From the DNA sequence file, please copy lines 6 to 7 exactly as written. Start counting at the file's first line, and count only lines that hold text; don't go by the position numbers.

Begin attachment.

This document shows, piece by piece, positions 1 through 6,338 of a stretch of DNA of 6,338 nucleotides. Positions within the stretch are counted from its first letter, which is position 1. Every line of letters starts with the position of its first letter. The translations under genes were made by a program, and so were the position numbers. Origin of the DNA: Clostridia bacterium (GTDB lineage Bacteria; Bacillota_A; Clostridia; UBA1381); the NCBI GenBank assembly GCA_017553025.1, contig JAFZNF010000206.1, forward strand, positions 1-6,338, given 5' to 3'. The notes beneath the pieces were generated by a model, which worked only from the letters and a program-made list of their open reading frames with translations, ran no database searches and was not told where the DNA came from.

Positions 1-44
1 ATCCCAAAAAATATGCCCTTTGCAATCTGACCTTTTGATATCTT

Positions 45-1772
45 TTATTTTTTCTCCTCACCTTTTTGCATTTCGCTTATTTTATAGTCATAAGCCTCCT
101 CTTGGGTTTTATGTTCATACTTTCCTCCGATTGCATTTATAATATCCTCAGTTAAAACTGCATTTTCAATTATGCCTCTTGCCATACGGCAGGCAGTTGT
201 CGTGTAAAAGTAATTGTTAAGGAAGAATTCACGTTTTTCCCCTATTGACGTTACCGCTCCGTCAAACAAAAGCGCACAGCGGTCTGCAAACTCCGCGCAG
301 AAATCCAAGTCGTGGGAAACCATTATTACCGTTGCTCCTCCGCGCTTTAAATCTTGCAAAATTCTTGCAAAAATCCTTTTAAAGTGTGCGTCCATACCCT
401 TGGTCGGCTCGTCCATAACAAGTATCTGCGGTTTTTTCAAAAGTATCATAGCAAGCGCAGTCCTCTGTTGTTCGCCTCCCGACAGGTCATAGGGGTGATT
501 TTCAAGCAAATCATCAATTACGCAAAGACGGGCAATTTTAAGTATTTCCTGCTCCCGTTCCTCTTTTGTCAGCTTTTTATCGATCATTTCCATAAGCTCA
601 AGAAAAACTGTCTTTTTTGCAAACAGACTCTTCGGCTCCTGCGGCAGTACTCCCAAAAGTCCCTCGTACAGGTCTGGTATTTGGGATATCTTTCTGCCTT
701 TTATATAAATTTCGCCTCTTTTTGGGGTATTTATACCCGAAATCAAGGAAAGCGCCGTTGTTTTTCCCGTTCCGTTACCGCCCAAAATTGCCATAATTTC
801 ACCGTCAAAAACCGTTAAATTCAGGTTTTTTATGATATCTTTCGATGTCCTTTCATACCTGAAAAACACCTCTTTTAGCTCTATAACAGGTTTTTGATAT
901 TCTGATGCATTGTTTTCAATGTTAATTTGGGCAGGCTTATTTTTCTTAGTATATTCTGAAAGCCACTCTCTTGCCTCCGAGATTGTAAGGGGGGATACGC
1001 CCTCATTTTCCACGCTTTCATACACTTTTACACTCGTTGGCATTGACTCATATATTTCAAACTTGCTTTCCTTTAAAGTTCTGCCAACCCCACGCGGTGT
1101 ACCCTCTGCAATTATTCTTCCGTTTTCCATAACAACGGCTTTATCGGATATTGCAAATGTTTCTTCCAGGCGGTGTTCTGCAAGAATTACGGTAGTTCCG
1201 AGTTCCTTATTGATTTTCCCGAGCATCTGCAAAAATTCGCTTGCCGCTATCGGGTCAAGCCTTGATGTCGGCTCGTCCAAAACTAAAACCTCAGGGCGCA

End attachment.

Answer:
101 CTTGGGTTTTATGTTCATACTTTCCTCCGATTGCATTTATAATATCCTCAGTTAAAACTGCATTTTCAATTATGCCTCTTGCCATACGGCAGGCAGTTGT
201 CGTGTAAAAGTAATTGTTAAGGAAGAATTCACGTTTTTCCCCTATTGACGTTACCGCTCCGTCAAACAAAAGCGCACAGCGGTCTGCAAACTCCGCGCAG